Loftis noted that two of the Chattooga's main tributaries, Scotsman and Fowler creeks, also support good wild brown trout populations. These are much smaller and tighter but lower in gradient overall and easier to access. They also get even less fishing pressure than the main river.
Overflow Creek in Macon County is also in the Chattooga River watershed; however, its flow feeds the West Fork of the Chattooga River in Georgia, which joins the main river more than 10 miles south of the North Carolina border. Small and fairly remote, the North Carolina section of the Overflow supports mostly brown trout, but has brook trout in its upper end. The topography the stream flows through is unusual and a cause for caution by anglers: The stream will be strangely flat for a long stretch and then plummet over a major waterfall.
The North Fork of the French Broad, like the Chattooga, is a pretty large trout stream. Through the wild trout/natural bait section, which is mostly on the Nantahala National Forest, the North Fork tumbles often, creating some huge pools where big brown trout lurk. The trout population on the North Fork includes rainbows and browns, according to Loftis. State Highway 215 parallels much of the North Fork and provides decent fishing access.
Moving north in the mountains, but staying the French Broad River system, anglers will come to Big Creek in Madison County (one of a handful of creeks of the same name in the North Carolina mountains). This particular Big Creek supports a dense population of trout, most of which are rainbows, based on NCWRC sampling work. Loftis did not rate Big Creek as a good destination for anglers seeking large fish, but he said it supports an abundance of legal-sized trout.
Because Big Creek is located in a sparsely populated area and has a somewhat pastoral appearance, Loftis suspected that it probably gets extremely light fishing pressure.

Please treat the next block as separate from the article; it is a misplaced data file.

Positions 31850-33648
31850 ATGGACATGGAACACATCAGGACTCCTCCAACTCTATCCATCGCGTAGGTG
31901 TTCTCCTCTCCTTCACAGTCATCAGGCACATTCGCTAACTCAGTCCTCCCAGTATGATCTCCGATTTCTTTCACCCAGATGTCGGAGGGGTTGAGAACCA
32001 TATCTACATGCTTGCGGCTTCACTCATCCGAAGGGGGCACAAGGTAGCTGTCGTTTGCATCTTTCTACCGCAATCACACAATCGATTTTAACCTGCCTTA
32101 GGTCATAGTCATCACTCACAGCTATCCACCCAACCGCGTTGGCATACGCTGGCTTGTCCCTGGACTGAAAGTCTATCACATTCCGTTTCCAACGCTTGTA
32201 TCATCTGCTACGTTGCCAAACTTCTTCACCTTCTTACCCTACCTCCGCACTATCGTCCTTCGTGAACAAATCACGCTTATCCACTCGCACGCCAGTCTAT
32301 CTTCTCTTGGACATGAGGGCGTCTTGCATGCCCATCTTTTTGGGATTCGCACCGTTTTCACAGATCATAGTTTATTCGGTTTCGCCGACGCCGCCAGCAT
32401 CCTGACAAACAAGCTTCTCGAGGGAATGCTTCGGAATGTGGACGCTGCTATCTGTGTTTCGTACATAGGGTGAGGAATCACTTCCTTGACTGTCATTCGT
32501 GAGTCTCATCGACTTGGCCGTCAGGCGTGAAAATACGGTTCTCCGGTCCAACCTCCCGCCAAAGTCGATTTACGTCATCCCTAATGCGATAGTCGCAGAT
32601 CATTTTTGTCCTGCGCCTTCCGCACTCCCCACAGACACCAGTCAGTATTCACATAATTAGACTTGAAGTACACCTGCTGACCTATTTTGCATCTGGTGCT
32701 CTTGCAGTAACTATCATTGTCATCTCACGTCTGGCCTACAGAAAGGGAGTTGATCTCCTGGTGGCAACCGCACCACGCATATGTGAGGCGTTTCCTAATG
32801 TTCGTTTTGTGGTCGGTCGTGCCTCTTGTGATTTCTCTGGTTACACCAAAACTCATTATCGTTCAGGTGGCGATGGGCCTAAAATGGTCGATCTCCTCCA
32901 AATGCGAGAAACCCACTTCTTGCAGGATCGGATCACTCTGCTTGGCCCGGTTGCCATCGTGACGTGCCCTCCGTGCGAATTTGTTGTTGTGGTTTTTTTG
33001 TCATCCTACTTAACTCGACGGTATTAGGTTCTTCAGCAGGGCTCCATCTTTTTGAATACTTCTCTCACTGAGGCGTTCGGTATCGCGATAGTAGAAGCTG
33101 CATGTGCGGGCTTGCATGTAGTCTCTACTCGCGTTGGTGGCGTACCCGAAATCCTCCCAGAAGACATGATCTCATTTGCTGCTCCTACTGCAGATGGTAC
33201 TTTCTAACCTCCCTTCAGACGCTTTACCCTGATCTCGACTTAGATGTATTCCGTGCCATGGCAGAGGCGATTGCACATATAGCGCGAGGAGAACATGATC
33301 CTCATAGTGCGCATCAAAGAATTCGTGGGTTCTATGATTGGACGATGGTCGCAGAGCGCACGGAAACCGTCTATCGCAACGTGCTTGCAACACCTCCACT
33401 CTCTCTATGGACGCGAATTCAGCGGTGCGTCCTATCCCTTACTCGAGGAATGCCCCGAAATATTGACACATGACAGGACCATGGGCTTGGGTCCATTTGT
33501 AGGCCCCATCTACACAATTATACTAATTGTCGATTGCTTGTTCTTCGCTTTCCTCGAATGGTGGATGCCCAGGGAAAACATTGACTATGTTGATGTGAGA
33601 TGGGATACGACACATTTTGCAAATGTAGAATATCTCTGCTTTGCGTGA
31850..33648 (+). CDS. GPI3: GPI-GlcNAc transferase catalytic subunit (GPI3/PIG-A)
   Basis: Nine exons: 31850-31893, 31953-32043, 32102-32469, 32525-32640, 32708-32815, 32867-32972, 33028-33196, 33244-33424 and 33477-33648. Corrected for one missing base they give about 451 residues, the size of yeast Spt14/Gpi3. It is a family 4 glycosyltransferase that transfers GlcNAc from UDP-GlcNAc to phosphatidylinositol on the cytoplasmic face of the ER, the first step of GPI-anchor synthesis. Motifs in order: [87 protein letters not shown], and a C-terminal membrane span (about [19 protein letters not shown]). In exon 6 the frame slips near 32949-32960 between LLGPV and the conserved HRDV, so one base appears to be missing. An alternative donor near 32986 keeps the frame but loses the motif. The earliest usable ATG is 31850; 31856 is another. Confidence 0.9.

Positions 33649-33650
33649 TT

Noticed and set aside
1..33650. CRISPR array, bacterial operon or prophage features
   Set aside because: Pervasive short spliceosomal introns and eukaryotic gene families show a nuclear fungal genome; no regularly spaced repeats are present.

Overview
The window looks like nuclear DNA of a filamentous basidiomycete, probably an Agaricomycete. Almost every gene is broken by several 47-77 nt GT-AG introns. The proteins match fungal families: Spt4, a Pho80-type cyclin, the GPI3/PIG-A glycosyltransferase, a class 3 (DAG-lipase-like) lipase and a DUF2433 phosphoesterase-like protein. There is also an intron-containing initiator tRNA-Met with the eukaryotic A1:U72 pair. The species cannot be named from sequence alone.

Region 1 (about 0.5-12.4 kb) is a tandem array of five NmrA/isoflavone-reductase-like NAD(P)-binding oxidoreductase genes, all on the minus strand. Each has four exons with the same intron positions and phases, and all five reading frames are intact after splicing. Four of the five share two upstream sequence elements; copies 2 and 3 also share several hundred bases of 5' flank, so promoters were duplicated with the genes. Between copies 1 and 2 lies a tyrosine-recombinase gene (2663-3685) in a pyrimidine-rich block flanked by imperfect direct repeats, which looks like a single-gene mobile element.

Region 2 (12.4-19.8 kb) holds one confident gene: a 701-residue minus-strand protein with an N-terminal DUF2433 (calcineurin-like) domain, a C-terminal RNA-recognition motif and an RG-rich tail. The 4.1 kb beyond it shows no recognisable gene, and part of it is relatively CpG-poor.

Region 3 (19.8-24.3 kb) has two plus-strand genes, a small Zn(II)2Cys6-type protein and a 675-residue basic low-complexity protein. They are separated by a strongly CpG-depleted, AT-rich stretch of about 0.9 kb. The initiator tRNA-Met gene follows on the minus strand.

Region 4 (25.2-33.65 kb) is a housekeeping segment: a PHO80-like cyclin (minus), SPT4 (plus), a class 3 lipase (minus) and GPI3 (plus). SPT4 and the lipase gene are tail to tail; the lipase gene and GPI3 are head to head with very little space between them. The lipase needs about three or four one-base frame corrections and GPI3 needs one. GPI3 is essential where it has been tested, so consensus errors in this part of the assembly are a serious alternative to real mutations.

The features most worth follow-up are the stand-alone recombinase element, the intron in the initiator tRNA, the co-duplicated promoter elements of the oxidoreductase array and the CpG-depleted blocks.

Much less of a secret but no less of a quality destination is Kimsey Creek, a major tributary of the Nantahala River that joins the main stream in the Standing Indian area. Kimsey Creek supports plenty o
f rainbows and browns and some big browns, which move up out of the main river. Tributaries also support brook trout.
Kimsey Creek and Park Creek, a smaller Nantahala tributary that joins the main river just downstream of Kimsey Creek and is managed under the same regulations, together offer a great trout-fishing experience. A Forest Service campground at the mouth of Kimsey Creek offers good amenities, and the entire area is heavily forested and high in the mountains.
"Everything for a nice weekend fishing trip is right there," Loftis said.
Both streams are small and tight and run very clear, calling for short rods (whether spinning or fly), sneaky approaches and finesse presentations. A cricket fished with a fly rod, with just a small split shot added to the line, offers outstanding prospects.
Two other Nantahala River tributaries provide interesting opportunities. Buck Creek joins the river just upstream of Nantahala Lake, while Jarrett Creek actually feeds the lake. Buck Creek supports a good mix of rainbows and browns and offers a better-than-average opportunity for an angler to catch a "memorable brown trout," Loftis said. It has a modest grade for a mountain trout stream. Jarrett Creek, which rises just south on the southern slope of Wayah Bald, is smaller and steeper and supports mostly rainbows.
Other streams under this management scheme are the upper Tellico River and Bald and Dockery creeks in Cherokee County, Deep and Long creeks in Graham County, Hurricane Creek in Haywood County, Tellico and Turtlepond creeks in Macon County and the Thompson River in Transylvania County.
Loftis noted that the upper Tellico has degraded water quality from an ORV area in its watershed and therefore carries fewer trout than most other mountain streams of its size. The rest offer good trout-fishing prospects, although a few are quite small. Rainbows predominate in all except the Thompson River, which is primarily a brown trout stream. Brookies are in many tributaries.
BEFORE YOU GO
For complete regulations regarding wild trout/natural bait waters and a complete list of stream sections under this designation, visit the North Carolina Wildlife Resources Commission Web site at
www.ncwildlife.org. The site also offers downloadable maps of trout waters.